Essays on the Economics of Higher Education. / Jia, Xiaoxuan.

2015. 96 p.

Research output: ThesisDoctoral Thesis

Unpublished

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Essays on the Economics of Higher Education. / Jia, Xiaoxuan.

2015. 96 p.

Research output: ThesisDoctoral Thesis

Harvard

Jia, X 2015, 'Essays on the Economics of Higher Education', Ph.D., Royal Holloway, University of London.

APA

Vancouver

Author

BibTeX

@phdthesis{d7b88296da3743c693d84de19f34d5a4,
title = "Essays on the Economics of Higher Education",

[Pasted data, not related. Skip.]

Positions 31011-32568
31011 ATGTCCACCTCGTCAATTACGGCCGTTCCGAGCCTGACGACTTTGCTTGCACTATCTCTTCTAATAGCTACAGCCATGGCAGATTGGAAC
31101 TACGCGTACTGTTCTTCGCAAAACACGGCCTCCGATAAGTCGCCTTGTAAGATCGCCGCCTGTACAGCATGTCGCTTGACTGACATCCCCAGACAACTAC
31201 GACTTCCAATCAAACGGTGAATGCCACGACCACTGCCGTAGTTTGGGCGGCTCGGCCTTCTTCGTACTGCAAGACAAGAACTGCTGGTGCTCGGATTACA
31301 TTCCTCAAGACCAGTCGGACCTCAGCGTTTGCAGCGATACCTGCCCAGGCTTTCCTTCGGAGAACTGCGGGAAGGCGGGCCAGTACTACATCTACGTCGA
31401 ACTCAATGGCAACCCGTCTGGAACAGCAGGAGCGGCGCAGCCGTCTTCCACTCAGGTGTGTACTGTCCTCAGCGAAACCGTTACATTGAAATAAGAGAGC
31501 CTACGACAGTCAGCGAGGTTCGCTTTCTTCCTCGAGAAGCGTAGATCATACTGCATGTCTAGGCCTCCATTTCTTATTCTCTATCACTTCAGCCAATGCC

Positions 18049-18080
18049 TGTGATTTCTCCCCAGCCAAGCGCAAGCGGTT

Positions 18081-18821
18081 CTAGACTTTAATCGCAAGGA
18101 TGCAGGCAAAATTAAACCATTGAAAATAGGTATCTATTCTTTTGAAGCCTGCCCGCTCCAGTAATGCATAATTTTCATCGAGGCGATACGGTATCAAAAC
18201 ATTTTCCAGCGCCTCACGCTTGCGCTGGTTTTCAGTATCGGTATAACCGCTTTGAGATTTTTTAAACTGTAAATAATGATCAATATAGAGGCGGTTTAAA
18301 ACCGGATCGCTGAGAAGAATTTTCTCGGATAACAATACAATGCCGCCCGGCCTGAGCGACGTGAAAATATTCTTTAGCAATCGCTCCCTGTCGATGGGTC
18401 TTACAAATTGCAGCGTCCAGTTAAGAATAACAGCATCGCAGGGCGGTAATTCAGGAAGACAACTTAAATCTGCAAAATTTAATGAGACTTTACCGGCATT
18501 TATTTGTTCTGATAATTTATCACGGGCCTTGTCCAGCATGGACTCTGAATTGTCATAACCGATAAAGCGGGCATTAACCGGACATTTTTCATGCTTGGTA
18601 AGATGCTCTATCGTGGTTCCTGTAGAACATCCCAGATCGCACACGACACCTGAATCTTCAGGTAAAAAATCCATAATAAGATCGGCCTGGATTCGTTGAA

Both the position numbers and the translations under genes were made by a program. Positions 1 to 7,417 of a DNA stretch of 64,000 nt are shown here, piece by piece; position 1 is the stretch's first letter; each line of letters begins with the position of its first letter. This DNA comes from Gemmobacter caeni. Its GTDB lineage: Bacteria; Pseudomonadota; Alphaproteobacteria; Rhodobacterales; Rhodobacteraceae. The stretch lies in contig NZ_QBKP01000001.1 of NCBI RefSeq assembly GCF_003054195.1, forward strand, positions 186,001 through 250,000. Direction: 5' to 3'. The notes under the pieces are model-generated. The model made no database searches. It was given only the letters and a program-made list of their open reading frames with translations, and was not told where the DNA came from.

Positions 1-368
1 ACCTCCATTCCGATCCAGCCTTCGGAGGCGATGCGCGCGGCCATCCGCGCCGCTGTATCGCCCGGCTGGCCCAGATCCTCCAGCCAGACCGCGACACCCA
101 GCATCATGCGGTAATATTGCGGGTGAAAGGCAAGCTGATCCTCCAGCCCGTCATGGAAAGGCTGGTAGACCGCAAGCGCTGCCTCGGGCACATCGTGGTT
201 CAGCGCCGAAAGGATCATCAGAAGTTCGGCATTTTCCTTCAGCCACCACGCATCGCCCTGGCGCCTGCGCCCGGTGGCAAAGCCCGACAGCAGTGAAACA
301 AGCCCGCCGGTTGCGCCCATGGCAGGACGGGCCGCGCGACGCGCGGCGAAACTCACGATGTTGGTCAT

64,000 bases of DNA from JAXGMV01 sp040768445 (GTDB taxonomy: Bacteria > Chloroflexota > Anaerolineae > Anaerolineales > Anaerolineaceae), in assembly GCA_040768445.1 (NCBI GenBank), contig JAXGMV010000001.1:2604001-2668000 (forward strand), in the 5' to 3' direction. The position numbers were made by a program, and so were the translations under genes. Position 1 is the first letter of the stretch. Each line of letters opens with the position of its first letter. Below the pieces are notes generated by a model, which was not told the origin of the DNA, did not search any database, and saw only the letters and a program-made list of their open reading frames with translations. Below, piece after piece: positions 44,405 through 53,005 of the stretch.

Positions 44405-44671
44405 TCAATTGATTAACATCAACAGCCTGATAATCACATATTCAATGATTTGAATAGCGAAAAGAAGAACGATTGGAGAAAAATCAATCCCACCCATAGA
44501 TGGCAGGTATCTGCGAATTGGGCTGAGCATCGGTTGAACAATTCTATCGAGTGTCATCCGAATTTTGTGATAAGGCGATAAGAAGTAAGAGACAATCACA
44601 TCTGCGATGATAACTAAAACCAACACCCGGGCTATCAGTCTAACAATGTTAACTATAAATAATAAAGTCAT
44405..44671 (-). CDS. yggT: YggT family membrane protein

abstract = "A series of UK higher education reforms over the past 30 years have created an increasingly competitive market where students have a large number of institutions/degree courses to choose from and institutions compete to attract students. This thesis investigates the factors that could potentially influence students{\textquoteright} decision to invest in higher education and their choice of universities. The second chapter investigates how university league tables affect prospective students{\textquoteright} application decisions. The results suggest a one standard deviation change in the subject-level ranking score of an institution is associated with a 4.3% increase in application numbers per faculty. This effect is particularly pronounced among institutions with the best scores, and it has grown stronger over time. The third chapter analyses whether the sharp increase in tuition fees in 2012 for home (UK) and EU students have changed their expected earnings after graduation. Thus it indirectly assesses whether the increased fees have increased their demand for information on the returns to higher education and made them more aware of the labour market for university graduates. The results suggest while the increased tuition fees have no impact on students{\textquoteright} expected starting salary, home and EU students that entered university in or after 2012 have lowered their expected return to higher education. The fourth chapter studies the price sensitivity of non-EU students to changes in overseas tuition fees. After controlling for institutional quality and endogeneity of fees, we find that overall, overseas students do not react negatively to changes in fees, and better ranked institutions and institutions with more home/UK students attracts more students from outside the Europe.",